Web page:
Jivamukti: putting the spirituality back into yoga

jivamuktiFounded in New York in the 1980s, Jivamukti yoga focuses on chanting and music to put the spirituality back into yoga. Juliet Rowe talks to the owners of the London studio.


Founded in 1984 in New York City by David Life and Sharon Gannon, the Jivamukti yoga school was created to reintroduce the roots of yoga that had long been diluted via its long journey to the west.


Jivamukti focuses on the original Indian yoga system in an easy-to-understand way. After my first class, I felt uplifted, alert, totally worked out, and completely euphoric – and all in a studio off a main road in very urban West London.


Yoga had become just a little too physical, according to Life and Gannon, and has somehow lost its spiritual purpose along the way.


The pair wanted to incorporate and subtly blend in other elements such as philosophy, meditation, massage and chanting as well as dynamic movement, giving its students an all round – cardiovascular, mental and spiritual – workout.

Physically, students at Jivamukti sweat, just like in Bikram, but without the artificial heat. This gives the same feeling of ‘lengthening’ of the limbs, but in a natural environment. There is a range of music from all ages and all tastes, from all over the world.

The class starts with chanting from the Jivamukti hymnbook, and a philosophical lesson given by the teacher. According to Manizeh Rimer, who opened the centre in 2005, many students are apprehensive when they first do the chanting and then it ‘gets to them’ after weeks, or months. It’s not uncommon for it to become their favourite part of the class.


Rimer calls chanting a “lazy man’s meditation which cuts straight through the mind and into the heart”. She says it’s difficult to understand the benefits until you actually experience it.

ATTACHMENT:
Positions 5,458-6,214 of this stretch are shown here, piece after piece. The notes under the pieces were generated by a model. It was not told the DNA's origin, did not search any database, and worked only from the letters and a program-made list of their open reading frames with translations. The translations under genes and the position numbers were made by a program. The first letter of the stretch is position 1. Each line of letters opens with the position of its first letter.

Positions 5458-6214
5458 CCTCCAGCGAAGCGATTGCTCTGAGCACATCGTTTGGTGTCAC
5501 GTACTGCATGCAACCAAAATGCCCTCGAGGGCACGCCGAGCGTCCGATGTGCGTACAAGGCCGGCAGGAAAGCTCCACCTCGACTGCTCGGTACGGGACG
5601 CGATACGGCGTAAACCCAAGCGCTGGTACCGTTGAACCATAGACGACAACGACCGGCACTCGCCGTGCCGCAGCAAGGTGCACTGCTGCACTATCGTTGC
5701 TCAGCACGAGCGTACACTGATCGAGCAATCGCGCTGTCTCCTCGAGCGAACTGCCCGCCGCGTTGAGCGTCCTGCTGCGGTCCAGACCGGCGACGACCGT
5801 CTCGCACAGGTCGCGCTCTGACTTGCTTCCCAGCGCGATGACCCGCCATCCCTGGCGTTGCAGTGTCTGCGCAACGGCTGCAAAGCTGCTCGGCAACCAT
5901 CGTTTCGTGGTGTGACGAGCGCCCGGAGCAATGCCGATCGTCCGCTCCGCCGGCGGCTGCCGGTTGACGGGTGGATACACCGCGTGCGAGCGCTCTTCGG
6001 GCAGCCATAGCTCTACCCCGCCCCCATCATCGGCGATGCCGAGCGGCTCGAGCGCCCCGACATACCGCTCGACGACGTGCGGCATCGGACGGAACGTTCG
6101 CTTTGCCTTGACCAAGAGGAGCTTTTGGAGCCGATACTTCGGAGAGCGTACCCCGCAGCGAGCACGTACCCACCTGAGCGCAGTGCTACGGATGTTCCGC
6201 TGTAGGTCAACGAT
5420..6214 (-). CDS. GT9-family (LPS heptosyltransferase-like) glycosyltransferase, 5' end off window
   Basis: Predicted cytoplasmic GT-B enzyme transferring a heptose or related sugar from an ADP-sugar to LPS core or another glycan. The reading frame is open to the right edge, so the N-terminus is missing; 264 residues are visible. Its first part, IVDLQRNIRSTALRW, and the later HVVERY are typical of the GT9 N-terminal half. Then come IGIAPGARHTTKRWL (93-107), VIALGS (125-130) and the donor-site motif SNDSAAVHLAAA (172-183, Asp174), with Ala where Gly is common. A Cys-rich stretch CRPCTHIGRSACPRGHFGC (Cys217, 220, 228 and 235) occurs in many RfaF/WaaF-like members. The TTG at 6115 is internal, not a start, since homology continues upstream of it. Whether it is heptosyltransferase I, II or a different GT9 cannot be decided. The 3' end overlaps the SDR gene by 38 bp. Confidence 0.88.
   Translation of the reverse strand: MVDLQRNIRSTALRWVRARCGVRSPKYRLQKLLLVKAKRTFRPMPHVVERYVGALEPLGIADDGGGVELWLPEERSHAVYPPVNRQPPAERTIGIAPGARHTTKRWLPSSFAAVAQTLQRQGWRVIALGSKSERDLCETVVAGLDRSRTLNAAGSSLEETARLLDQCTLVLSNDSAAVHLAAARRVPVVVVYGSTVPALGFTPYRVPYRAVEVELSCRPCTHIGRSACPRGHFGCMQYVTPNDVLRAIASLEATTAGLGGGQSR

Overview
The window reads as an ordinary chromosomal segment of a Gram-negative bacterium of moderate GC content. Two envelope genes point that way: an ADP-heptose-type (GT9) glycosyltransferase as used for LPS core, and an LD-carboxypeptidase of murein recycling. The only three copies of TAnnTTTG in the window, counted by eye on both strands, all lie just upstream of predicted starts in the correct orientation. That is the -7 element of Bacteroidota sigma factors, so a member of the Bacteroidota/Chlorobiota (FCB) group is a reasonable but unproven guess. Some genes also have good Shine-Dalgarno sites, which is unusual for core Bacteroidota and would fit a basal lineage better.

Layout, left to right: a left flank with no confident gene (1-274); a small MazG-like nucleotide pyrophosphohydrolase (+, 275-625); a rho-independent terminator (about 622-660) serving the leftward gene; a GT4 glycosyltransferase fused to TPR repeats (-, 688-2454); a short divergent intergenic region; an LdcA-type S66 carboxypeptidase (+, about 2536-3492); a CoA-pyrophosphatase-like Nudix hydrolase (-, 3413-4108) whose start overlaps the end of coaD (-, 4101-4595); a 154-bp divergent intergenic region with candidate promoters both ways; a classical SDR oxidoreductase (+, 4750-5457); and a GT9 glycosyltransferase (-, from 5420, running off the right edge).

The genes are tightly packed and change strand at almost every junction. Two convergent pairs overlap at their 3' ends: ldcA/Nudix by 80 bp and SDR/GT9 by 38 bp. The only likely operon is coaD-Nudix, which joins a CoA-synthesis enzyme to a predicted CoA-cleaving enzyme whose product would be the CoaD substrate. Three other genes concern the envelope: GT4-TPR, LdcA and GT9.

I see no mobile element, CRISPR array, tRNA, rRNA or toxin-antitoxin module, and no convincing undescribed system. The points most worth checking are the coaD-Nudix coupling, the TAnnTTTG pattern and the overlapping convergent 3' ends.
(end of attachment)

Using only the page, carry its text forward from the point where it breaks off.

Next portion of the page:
Rimer was a student of Sharon and David’s for years in New York, before she moved here four years ago and, after trying all the London yoga schools, realised Londoners were missing out.


She was not satisfied because she felt she was missing the spiritual element in her group practice. She knew Londoners ready for it.

I asked Rimer what her favourite pose is. She answers: “The shoulder stand. If this position is held for a couple of minutes, the endocrine system is released.

"That is to say the hormones and secretions and by holding this pose you are regulating any imbalances….and turning upside down changes our perspective on life”. She goes on to say the sinuses are cleared which in winter is powerful against picking up colds or the ‘flu.


Founder Gannon says practising the asanas (yoga poses) is a way of “tapping into your own pharmaceutical library.” Why not try it? It's worth it just for the divine massages each student receives throughout the class with the special Jivamukti magic potion.


It’s safe to say we London yogis are definitely ready for it.



Juliet Rowe is a PR consultant and freelance writer. Contact julietRowe@aol.com or 07956 658352.


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